Monthly Archives: August, 2014

Cass Sunstein, ‘Choosing Not to Choose’

Abstract: Choice can be an extraordinary benefit or an immense burden. In some contexts, people choose not to choose, or would do so if they were asked. For example, many people prefer not to make choices about their health or retirement plans; they want to delegate those choices to a private or public institution that […]

Chantal Mak, ‘On Beauty and Being Fair: The Interaction of National and Supranational Judiciaries in the Development of a European Law on Remedies’

Abstract: On the basis of an analysis of the Spanish case of Aziz v. Catalunyacaixa, this paper seeks to clarify the role of judges in the making of European private law. Building on Hans Micklitz’s work on the normative design of this field of law, it is submitted that national judges in civil cases may […]

Giuseppe Bellantuono, ‘Contract Law and Regulation’

Abstract: This chapter, to be published in a collection of essays on comparative contract law, maps the interplay between the field of traditional contract law and the field of regulation. The main argument is that every regulatory state has to deal with the governance issues involved in such an interplay. Those issues include the choice […]

Maurizio Sciuto, ‘The Network Contract in Italy: A Third Route between “Contract” and “Organisation”?’

Abstract: The Italian legislator, the first out of all European legislators, has recently pursued giving separate legal relevance to the Network contract as such concerning its external relevance and consequently in relations between the network as such and third parties. In particular, the activity carried out through the network operates therefore on the market by […]

Birke Häcker, ‘Mistaken Gifts after Pitt v Holt

Abstract: In Pitt v Holt [2013] UKSC 26, the Supreme Court ruled on the conditions under which a voluntary deed can be set aside for spontaneous mistake. This article explores the ramifications of the decision for the law of mistaken gifts more generally. It examines the suggestion that Pitt v Holt establishes (or confirms the […]

Stephen Clowney, ‘Rule of Flesh and Bone: The Dark Side of Informal Property Rights’

Abstract: Is the state really necessary? Social norms scholars have long argued that, in the absence of a strong central government, local communities can fashion orderly rules to distribute property entitlements and regulate their enforcement. At its core, this Article argues that while the legal scholarship has fully explored the benefits of social norms, academics […]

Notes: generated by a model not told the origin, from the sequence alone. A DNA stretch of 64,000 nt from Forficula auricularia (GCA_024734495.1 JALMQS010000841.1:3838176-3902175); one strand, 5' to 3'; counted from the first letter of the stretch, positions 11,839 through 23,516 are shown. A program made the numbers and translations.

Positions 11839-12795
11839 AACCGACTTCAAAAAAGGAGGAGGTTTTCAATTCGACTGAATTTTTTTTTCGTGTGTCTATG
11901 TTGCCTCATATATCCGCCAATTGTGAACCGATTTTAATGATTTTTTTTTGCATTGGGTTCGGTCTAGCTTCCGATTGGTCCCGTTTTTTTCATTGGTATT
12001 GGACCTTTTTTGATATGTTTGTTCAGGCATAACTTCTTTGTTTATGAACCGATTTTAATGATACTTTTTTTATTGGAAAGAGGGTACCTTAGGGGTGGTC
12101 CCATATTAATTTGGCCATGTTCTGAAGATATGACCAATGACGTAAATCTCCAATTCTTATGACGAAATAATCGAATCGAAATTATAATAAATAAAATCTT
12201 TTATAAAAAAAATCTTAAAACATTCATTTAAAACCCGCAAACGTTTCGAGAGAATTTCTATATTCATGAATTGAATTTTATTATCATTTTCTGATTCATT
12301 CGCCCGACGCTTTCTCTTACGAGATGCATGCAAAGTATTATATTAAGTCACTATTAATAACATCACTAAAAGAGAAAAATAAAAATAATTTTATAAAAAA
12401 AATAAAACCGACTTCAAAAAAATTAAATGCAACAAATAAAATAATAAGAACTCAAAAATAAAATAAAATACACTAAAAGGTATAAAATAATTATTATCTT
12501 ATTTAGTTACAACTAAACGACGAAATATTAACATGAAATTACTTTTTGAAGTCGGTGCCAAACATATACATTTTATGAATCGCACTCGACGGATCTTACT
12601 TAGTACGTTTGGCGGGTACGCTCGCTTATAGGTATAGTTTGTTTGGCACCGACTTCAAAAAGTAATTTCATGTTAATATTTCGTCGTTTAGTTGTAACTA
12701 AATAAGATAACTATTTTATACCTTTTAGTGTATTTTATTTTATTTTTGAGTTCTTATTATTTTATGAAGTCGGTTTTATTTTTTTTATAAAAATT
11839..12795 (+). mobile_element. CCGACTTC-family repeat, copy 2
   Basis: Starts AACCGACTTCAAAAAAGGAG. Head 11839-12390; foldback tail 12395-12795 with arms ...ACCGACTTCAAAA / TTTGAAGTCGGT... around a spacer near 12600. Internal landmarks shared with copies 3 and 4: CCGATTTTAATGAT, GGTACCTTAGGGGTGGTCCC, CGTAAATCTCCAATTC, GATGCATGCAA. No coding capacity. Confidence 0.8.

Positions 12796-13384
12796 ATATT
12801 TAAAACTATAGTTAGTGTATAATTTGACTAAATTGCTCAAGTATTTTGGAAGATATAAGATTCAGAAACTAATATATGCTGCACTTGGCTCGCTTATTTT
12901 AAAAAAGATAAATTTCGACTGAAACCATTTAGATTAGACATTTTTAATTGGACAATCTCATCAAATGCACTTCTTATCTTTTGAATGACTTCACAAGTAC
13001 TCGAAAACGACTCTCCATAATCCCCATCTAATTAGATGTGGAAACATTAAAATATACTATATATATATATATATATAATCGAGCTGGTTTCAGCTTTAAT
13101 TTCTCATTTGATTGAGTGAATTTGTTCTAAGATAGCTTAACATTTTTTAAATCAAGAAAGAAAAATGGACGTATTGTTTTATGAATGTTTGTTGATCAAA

Lorna Fox O’Mahony, ‘Property Outsiders and the Hidden Politics of Doctrinalism’

Abstract: Of all areas of law, it is property, particularly as it relates to housing and home, which affects people most consistently and directly. Yet, while people are intensely interested in property, the laws, doctrines, and policies that govern the acquisition, accumulation, management, and transfer of resources variously operate to conceal their effects on (some […]

Andrew Tettenborn, ‘Codifying Contracts – An Idea Whose Time has Come?’

Abstract: Arguments for codifying English law are long-standing. In the present article, it is suggested that the time has come to produce a code for one area of law that is pre-eminently case-law based, namely contract law. This is for a number of reasons. Notably, the law in its present uncodified state is increasingly uncertain, […]

Veerle Van Den Eeckhout, ‘The Instrumentalisation of Private International Law by the European Institutions: Quo Vadis? Rethinking the ‘Neutrality’ of Private International Law in an Era of Europeanisation of Private International Law and Globalisation’

Abstract: PIL issues are conspicuously often interwoven with a number of heated, topical socio-legal debates, see for example the debate on transnational corporate social responsibility, the debate on posting of employees from Eastern to Western Europe, the debate on residency and social-security entitlements of foreigners based on family relationships. The question arises what position PIL […]

Jeffrey Pojanowski, ‘Reading Statutes in the Common Law Tradition’

Abstract: There is wide agreement in American law and scholarship about the role the common law tradition plays in statutory interpretation. Jurists and scholars of various stripes concur that the common law points away from formalist interpretive approaches like textualism and toward a more creative, independent role for courts. They simply differ over whether the […]